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Christie Neptune Surreal Video Art: An Afro-Surrealist Sci-fi Future
Christie Neptune’s “She Fell from Normalcy” Stills
Note On Surrealism, Past and Present
Followers of contemporary surreal art, and perhaps this blog, may forget that surrealism (and it’s precursor, Dada) were politically inspired art movements. Dada’s “anti-philosophy” developed in reaction to World War I. Surrealism became notorious for many reasons. One of these was affiliating itself with the Communist Party, and taking its time in distancing itself from this position after the realities of the Communist Party in Russia became apparent.
But a cursory look at this blog or the Surreal Art Tumblr might get the impression that contemporary surrealism is mainly eye-candy, fantasy, and escapism. Pop Surrealist Mark Ryden’s Meat Show being a glorious exception.
Christie Neptune’s Surreal Video Art
Today we’re pleased to present work by contemporary artist Christie Neptune. Neptune’s video art (below) uses surrealist techniques to explore issues of race, gender, class, and mental health. We’re excited when contemporary artists use the language of surrealism to look at complex issues. Neptune’s work doesn’t oversimplify, or fall into “bumper sticker slogan” or “refrigerator magnet” traps as political art sometimes does. No, that’s the currency of the 24-hour news cycle and the political machines: enticing us with easy answers to difficult problems, and infinitely repeating talking points. Neptune explores complex dynamics in this elegant, inspired, surrealistic video art and exhibition.
She Fell From Normalcy
In She Fell From Normalcy, Christie Neptune uses sound, installation, original writing and video throughout the gallery to build a world stripped of the limitations of race, gender and class. As subject, Neptune employs two females trapped in a sterile, white environment in which they are controlled by an unseen presence; it is only after a cataclysmic break in the system that the females are granted clarity and self-recognition.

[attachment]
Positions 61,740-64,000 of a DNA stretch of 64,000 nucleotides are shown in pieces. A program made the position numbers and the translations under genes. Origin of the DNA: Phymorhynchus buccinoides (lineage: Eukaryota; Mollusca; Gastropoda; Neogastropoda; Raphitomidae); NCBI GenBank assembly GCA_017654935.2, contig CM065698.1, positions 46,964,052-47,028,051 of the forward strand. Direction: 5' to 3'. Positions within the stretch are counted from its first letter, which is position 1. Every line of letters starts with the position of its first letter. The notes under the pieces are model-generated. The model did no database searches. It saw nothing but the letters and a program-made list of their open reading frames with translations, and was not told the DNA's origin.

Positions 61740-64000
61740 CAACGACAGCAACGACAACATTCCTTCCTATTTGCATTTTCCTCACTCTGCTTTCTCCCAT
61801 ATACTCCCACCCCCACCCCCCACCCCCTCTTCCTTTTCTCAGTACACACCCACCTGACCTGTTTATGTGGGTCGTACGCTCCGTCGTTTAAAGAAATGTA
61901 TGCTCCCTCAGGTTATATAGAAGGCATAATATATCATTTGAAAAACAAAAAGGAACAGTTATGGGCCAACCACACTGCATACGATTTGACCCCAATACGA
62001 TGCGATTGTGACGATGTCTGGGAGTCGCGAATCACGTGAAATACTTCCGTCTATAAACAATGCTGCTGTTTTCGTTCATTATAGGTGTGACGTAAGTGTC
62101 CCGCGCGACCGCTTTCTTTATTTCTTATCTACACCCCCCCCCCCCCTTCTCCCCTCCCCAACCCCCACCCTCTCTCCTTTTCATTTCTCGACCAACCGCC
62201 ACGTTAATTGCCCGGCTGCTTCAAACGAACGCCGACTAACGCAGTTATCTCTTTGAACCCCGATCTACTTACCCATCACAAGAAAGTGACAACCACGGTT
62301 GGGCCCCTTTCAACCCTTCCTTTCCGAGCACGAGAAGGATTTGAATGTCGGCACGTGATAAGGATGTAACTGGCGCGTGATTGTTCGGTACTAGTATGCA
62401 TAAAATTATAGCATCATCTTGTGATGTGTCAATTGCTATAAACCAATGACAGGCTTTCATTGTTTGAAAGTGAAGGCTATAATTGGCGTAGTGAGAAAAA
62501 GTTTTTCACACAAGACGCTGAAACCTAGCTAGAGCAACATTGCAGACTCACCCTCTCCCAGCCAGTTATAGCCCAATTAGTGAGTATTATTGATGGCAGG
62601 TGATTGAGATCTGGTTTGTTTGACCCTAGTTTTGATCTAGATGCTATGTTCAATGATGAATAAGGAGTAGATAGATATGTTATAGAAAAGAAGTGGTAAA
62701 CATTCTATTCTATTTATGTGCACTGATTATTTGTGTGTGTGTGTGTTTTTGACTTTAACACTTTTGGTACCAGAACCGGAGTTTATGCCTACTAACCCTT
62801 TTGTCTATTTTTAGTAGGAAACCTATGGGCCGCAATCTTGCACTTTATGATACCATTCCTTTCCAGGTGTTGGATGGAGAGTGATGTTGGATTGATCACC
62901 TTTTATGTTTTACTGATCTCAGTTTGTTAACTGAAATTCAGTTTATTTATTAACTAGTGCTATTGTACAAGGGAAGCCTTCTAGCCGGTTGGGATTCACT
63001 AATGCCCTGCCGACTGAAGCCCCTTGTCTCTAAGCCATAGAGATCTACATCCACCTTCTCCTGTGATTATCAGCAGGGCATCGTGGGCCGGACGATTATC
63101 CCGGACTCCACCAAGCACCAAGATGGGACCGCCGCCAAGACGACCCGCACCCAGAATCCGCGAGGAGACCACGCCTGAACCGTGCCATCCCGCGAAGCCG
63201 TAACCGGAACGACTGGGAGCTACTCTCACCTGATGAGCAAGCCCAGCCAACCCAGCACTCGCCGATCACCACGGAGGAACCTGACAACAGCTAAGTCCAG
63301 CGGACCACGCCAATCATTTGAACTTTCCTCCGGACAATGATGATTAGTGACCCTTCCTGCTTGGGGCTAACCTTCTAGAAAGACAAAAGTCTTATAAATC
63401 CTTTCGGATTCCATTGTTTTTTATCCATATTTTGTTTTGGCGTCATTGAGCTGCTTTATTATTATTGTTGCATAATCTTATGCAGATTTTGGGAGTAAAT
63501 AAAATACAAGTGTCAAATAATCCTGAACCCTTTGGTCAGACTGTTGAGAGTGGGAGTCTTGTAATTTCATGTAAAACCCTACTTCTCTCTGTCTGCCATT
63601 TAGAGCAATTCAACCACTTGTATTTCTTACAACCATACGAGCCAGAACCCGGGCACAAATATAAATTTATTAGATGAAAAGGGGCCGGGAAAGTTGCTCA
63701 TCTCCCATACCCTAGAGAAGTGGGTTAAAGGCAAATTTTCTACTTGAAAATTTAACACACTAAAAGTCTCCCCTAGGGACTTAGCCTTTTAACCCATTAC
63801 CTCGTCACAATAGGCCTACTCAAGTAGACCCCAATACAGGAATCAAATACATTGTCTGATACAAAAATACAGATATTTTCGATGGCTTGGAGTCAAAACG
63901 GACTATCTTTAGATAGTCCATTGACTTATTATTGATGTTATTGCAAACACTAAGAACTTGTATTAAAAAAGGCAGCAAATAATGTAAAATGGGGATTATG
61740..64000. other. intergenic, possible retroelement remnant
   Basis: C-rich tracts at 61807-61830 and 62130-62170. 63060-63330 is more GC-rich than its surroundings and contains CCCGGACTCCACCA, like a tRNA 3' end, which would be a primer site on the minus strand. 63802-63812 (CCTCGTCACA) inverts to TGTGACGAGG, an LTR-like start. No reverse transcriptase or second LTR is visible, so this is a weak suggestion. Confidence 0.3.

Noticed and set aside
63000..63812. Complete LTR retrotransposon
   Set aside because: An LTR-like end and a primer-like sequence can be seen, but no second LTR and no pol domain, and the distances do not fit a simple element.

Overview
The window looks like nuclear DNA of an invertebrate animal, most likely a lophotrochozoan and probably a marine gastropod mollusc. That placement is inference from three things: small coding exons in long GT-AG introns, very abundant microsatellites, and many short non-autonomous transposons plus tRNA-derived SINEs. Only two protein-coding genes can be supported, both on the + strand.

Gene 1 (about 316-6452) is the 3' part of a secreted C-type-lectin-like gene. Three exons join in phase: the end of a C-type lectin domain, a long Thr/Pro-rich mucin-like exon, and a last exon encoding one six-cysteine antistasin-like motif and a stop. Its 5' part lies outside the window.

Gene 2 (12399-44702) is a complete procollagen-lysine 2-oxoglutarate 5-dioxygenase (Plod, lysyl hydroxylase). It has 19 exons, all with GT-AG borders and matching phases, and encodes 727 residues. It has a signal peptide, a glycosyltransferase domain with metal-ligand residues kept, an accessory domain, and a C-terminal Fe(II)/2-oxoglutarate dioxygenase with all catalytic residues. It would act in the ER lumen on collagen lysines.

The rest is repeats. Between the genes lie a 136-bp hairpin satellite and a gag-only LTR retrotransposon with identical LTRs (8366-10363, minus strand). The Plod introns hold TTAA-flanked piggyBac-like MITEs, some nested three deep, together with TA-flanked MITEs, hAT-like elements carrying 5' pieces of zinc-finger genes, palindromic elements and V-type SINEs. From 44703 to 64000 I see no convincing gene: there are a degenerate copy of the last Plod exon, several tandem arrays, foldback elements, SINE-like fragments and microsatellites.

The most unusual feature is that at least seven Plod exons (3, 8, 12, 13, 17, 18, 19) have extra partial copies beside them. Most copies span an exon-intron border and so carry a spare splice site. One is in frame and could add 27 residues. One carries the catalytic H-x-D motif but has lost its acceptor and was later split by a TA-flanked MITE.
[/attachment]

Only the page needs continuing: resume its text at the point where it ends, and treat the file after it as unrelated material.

Via Hamilton Gallery
She Fell from Normalcy continues through July 30 at Hamiltonian Gallery. For more information, click here.
In 1984, the author and Black feminist, Audre Lorde penned the essay, “Age, Race, Class and Sex: Women Redefining Difference,” where a “mythical norm” was defined as “white, thin, male, young, heterosexual, Christian, and financially secure.” Lorde wrote that anyone that exists outside of that identity lives on the margins of “the trappings of power.” In the exhibition She Fell from Normalcy, artist Christie Neptune, counters those hegemonic idealizations described by Lorde through a sci-fi fantasy that centers around blackness, femininity, and a struggle with depression.
Neptune tells The Creators Project, “I deal with depression and it’s my attempt to reconcile that period. I developed this series of work that validates that experience in the African-American female. Depression is typically stigmatized in communities of color. It’s me speaking out and pulling away at those labels that limit my experience.” She adds, “You always hear this thing, ‘black people don’t get depressed that’s some white people shit.’ I decided to build up a mythical norm that is queued to Audre Lorde’s essay, where she describes how we are trying to live up to standards.”